A vegan diet can be an expensive option if you choose to eat many vegan processed foods, and vegan "fake" meats. But if you stick to the basics it is an extremely economical dietary choice.
I am not a vegan who eats "fake" meats, and looks to recreate vegan forms of traditional foods such as macaroni and cheese, chicken and noodles, etc. I like to eat a whole food, plant based diet and avoid processed foods for the most part.
My weekly staples, and pretty much my shopping list:
ground flax seed
diced canned tomatoes
I sometimes add, cauliflower, broccoli, zucchini squash, and occasionally apples and bananas, and once in while some frozen blueberries. I eat canned beans, pinto, black, or chick, occasionally, and a few times a week some quinoa.
It seems like a small group of foods, but each day I easily hit my protein goal, calcium and iron goals, close to my potassium goal, and average around 50 plus grams of fiber daily. I do take a multi-vitamin each day, B-12 supplement, D3 supplement, and Tumeric Curcumin.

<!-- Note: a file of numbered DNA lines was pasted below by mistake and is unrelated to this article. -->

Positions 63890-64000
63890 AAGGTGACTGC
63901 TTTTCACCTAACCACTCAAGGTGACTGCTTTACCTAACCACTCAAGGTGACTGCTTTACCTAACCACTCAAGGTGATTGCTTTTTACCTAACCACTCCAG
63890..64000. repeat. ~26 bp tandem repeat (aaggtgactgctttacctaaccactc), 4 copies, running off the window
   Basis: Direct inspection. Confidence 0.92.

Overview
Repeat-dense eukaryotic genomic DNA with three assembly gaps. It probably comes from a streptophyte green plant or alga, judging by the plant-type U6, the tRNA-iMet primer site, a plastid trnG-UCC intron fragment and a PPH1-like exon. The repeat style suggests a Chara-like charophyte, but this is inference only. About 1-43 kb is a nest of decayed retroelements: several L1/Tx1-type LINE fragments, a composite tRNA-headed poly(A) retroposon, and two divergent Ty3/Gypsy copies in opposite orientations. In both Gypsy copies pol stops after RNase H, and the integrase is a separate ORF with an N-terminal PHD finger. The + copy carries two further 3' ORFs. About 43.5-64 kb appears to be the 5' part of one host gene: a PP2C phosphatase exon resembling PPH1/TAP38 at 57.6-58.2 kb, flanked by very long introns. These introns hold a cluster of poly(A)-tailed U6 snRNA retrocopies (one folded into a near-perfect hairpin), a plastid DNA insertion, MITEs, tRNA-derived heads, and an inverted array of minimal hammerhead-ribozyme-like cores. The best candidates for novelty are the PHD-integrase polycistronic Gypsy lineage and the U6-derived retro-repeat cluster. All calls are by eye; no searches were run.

I enjoy my meals, lunch and dinner are always lentils, tomatoes, nutritional yeast, and napa cabbage. I generally eat two servings of kale at lunch time, and two servings of collard greens at dinner time, to this I add some other veggies. I steam my veggies. To save time I cook up a bunch of lentils and keep them in the fridge, they are always ready to go.
I do not use oil, dressings, vegan spreads, dips etc. as I try to limit my exposure to fat. I do eat a little peanut butter and occasionally some nuts, and I get omega 3's from 2 T flax see I eat with my morning oatmeal.
I have never tried vegan cheese and don't see why I ever will as I simply do not miss it at all, and I was once a cheese addict :)
Meal prep is easy and my meals are filling, satisfying, and nutritious.
I like to drink herbal tea, making sure I have some green tea every day too.